global warming booksreviewed by T. Nelson
by Michael Schellenberger
Harper, 2020, 413 pages
reviewed by T. Nelson
ast year an activist movement called Extinction Rebellion, founded on the premise that climate change would make humans extinct, nearly caused a riot by blocking commuters in the London Tube. Yet despite claims to the contrary, scientists are generally noncommittal toward the global warming theory in general. Climate change is not a scientific cause, but a political one.
Part of the reason is that climate is harder to study than people realize. Even something as simple as measuring changes in sea level is fraught with uncertainty. In some areas land is still rising 10,000 years after the last ice age; elsewhere it is sinking, and further corrections are necessary to correct for thermal expansion of water. Even measuring temperature accurately is challenging—all the more so now that climate activists have destroyed the original temperature records to “save space.”
Schellenberger is a former environmental activist who still believes global warming is a threat, but rejects environmental alarmism because it will prevent us from finding a solution. He says nuclear energy is the most economical and safest alternative. He backs this up with compelling arguments and startling facts and figures. For example:
Schellenberger says environmentalism was born out of Malthusianism. Early environmentalists believed the fundamental problem was overpopulation. When that was shown to be false, they switched to climate change. The movement became a secular religion of the educated, upper-middle-class elite in developed nations, in which scientists play the role of gods, but it fails to fulfill the devotees' deeper spiritual and psychological needs. What remains is opposition to all practical solutions. He writes:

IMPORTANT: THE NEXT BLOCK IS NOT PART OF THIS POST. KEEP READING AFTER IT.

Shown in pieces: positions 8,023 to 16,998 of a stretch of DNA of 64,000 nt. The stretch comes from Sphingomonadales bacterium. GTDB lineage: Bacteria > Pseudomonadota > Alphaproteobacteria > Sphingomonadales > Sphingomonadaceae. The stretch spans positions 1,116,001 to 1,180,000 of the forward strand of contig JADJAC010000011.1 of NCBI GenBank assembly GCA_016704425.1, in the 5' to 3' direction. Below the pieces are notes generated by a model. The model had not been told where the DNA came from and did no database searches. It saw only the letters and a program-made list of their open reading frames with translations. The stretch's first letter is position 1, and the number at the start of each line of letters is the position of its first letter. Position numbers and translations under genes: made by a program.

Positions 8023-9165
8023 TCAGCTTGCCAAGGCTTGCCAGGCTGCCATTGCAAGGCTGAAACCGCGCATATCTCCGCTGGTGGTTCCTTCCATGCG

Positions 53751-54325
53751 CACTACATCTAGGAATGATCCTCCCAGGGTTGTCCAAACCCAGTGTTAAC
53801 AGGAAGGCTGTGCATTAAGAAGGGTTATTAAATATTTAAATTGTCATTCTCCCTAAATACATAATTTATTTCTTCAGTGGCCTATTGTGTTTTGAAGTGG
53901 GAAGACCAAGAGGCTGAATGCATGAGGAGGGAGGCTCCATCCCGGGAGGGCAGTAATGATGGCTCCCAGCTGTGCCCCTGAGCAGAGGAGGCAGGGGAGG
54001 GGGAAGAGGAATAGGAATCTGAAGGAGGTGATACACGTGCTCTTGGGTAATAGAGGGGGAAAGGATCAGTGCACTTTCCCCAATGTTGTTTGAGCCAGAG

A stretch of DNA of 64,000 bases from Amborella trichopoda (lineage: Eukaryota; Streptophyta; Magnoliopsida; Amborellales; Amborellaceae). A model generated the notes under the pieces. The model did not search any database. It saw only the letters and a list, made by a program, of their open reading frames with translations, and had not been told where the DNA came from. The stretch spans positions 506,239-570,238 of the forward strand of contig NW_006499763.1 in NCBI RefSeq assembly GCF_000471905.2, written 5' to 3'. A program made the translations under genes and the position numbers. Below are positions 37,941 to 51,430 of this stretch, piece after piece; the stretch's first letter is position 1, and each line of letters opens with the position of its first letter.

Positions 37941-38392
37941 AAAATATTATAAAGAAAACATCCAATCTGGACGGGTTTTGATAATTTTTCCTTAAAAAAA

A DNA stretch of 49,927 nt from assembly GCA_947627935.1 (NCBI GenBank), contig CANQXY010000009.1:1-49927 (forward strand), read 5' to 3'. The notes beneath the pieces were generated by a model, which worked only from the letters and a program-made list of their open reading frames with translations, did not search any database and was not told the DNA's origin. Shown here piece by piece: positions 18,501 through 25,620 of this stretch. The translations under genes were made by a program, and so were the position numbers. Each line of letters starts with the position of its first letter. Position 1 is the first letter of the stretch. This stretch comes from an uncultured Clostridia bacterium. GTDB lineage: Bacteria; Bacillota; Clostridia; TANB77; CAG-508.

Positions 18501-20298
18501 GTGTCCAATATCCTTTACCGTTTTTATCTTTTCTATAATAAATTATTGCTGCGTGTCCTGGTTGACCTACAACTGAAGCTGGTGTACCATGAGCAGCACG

Malthusians raise the alarm about resource or environmental problems and then attack the obvious technical solutions. Malthus had to attack birth control to predict overpopulation. Holdren and Ehrlich had to claim fossil fuels were scarce to . . . raise the alarm over famine. And climate activists today have to attack natural gas and nuclear energy, the main drivers of lower carbon emissions, in order to warn of climate catastrophe. [p.242]
Schellenberger says rich celebrities are well aware of their climate hypocrisy:
Hypocrisy is the ultimate power move. It is a way of demonstrating that one plays by a different set of rules from the ones adhered to by common people. [p.247]
Of the IPCC, Schellenberger writes: “Its Summary for Policymakers, press releases, and authors' statements betray ideological motivations, a tendency toward exaggeration, and an absence of important context.” Typical of the emotionalism of the times, and to the delight of the news media, alarmists invent myths and create fake videos about polar bears:
The “climate denialists” were right: devastating declines in the number of polar bears have indeed failed to materialize . . . . misinformation about polar bears perfectly captures the ways in which many of the stories people tell about climate change don't have much to do with science. [p.252]
Leading media companies have been exaggerating climate change at least since the 1980s. And, as we have seen, elite publications like The New York Times and The New Yorker have frequently and uncritically repeated debunked Malthusian dogma for well more than a half century. [p.257]
But underneath it all, Schellenberger's writing suggests, is an obsession with death and a subconscious hope for the destruction of civilization as a way of returning to nature. The demonstrations in the UK reveled in depictions of death, complete with coffins and blood.
Young people are being told that they're going to die in ten years. No wonder they're angry and depressed. But their anger is disempowering and it's based on misinterpretations of the evidence. To counter it, Schellenberger says, “we must ground ourselves first in our commitment to the transcendent moral purpose of universal human flourishing and environmental progress.”
To be clear, he still believes AGW is a real threat. His message is that the biggest obstacle in eliminating that threat is the environmentalist movement. To those who want any economic sacrifices to be fully justified and backed by sound science, this book is a tiny green sprout in a desert of unreason.
If Schellenberger had a bumper sticker, it would say: SAVE THE BABY NUCLEAR POWER PLANTS. But his book raises a good question: if the warmers reject every reasonable solution, are they really serious about solving a problem, or is it just a game to them?
jul 05, 2020